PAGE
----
Habib Ullah death: Seven-year wait for conduct hearing
The actions of five officers during and after the death of a father-of-three will be aired in public later. Until recently, nearly every police disciplinary hearing was held behind closed doors.
Habib Ullah, 39, of Slough, Berkshire, died after he and a group of friends were searched by police in High Wycombe in 2008
Mr Ullah, known to friends and family as Paps, collapsed and went into cardiac arrest during the search and was later pronounced dead in hospital.
While the Crown Prosecution Service (CPS) has not brought any charges against the officers involved, Thames Valley Police says there is a case of "gross misconduct" to answer.
Twenty seats have been set aside for members of the public at the hearing, to be held at the Shaw House building, which is expected to last until 15 June.
Who is involved?
Thames Valley Police would not disclose the names or ranks of the officers involved in advance of the hearing, nor the exact nature of the allegations against them.
But the BBC understands they are the same five who gave evidence during the inquest hearing.
Each is accused of gross misconduct for allegedly breaching "standards of professional behaviour".
If found to have committed gross misconduct, the punishments range from receiving "management advice" to immediate dismissal.
Mr Ullah's family will be present at the hearing, though their role in proceedings will strictly be as "observers".
What do people claim happened?
The original search in Buckinghamshire on 3 July 2008 was carried out because police suspected Mr Ullah and his two friends had a stash of drugs in their car.
An initial inquest into his death - held in 2010 - heard how officers noticed Mr Ullah had a lump in his cheek after searching the group.
During one hearing, Emma Forbes, who was present at the time, said officers had restrained Mr Ullah and tried "to put their fingers in his mouth, several of them trying to get his arms behind his back."
Miss Forbes said there were five officers holding Mr Ullah face down on the ground at one point, and said they had "their hands around his throat, pressing down and putting their hands in his mouth at the same time".
When it became clear Mr Ullah was having problems breathing, police called an ambulance and he was taken to High Wycombe Hospital where he was pronounced dead.
Have there been other hearings?
In its initial investigation, the Independent Police Complaints Commission (IPCC), allowed officers to submit written statements and in March 2010, the IPCC cleared the officers of any wrongdoing.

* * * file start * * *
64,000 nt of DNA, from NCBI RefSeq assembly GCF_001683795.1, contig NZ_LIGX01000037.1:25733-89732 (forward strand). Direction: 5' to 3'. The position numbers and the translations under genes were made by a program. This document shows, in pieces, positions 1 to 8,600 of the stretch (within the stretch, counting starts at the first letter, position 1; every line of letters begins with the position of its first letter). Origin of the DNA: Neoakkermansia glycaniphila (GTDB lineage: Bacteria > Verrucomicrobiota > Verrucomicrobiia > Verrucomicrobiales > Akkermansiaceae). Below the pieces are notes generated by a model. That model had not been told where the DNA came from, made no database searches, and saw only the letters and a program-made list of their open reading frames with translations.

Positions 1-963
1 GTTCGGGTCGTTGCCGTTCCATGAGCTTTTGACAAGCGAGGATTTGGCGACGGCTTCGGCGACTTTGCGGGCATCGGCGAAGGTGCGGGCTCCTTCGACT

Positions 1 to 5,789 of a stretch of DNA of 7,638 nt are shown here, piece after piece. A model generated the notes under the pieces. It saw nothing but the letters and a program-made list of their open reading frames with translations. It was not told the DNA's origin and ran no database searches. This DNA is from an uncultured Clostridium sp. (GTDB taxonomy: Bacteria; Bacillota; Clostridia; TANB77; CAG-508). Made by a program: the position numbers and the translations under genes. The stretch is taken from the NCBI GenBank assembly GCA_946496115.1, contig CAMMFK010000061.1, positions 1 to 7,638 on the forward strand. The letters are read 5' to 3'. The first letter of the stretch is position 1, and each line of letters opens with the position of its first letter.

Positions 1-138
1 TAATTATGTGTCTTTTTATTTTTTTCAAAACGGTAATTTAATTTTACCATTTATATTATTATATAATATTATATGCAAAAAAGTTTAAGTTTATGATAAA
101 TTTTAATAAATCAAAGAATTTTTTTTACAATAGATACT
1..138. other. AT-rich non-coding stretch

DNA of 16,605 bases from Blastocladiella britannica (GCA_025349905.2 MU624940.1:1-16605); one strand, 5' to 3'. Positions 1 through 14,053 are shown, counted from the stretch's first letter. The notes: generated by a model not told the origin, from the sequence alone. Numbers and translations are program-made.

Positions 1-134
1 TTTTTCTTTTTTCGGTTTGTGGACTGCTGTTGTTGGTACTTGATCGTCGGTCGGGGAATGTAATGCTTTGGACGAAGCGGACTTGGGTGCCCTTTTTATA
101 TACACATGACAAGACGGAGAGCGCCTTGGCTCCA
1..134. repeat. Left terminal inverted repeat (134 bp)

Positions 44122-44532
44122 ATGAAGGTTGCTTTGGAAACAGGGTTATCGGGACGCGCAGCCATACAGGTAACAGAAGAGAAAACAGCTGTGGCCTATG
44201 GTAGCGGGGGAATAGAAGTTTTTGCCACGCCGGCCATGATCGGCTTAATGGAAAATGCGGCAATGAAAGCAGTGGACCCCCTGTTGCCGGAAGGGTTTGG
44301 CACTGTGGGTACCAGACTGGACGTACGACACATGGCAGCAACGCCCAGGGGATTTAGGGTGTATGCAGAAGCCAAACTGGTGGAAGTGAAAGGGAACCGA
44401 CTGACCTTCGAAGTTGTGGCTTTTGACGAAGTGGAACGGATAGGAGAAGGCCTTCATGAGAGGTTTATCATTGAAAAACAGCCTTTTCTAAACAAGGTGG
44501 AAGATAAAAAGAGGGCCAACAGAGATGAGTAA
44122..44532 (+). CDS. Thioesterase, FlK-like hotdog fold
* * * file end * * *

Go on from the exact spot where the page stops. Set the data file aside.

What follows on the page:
But then, while under oath during the 2010 inquest, the officers admitted removing potentially key evidence from their IPCC statements, claiming they were told to do so by a Police Federation lawyer.
The revelations meant the 2010 inquest was abandoned and a new IPCC investigation launched.
The investigation has been completed and the report shared with police and family but will not be published until the end of the misconduct hearing.
Following the revelations at the inquest, the CPS looked at whether criminal charges should be brought.
It considered a number of charges, including manslaughter by gross negligence, misconduct in public office, assault, acts tending and intended to pervert the course of justice and and perjury.
In October 2014, it decided not to proceed with any charges and an inquest jury returned a narrative verdict of death by misadventure in February this year
Why is the hearing being held in public?
Thames Valley Police was "directed" to hold the misconduct hearing in public by the IPCC.
The decision came amid a shake-up of the police disciplinary system by the Home Office which came into force on 1 May.
Previously, only a handful of cases have ever been heard in public.
The Government said the change would "increase transparency".
What do Mr Ullah's family think?
Mr Ullah's family say they are "genuinely pleased" the misconduct hearing is taking place.
Speaking after the February inquest, Mr Ullah's sister Nasrit Mahmood said the years since his death had been "enormously difficult".
"All these years of fighting has taken a tremendous toll on the family. There are still many matters that remain unresolved," she said.
"We are deeply unhappy about events that took place afterwards at the police station and the way statements were changed. We hope that the forthcoming disciplinary hearings will be both effective and will send out a clear message to officers about their conduct."
It is understood the family are planning a civil case against Thames Valley Police alleging both assault and breaches of Article 2 of the Human Rights Act, concerning the right to life.
"But at the end of the day this is an employment process looking at gross misconduct," said family friend Saqib Deshmukh, of the Justice for Paps campaign.
"We may get something from this but the hardest thing for the family has been the length of time this has taken."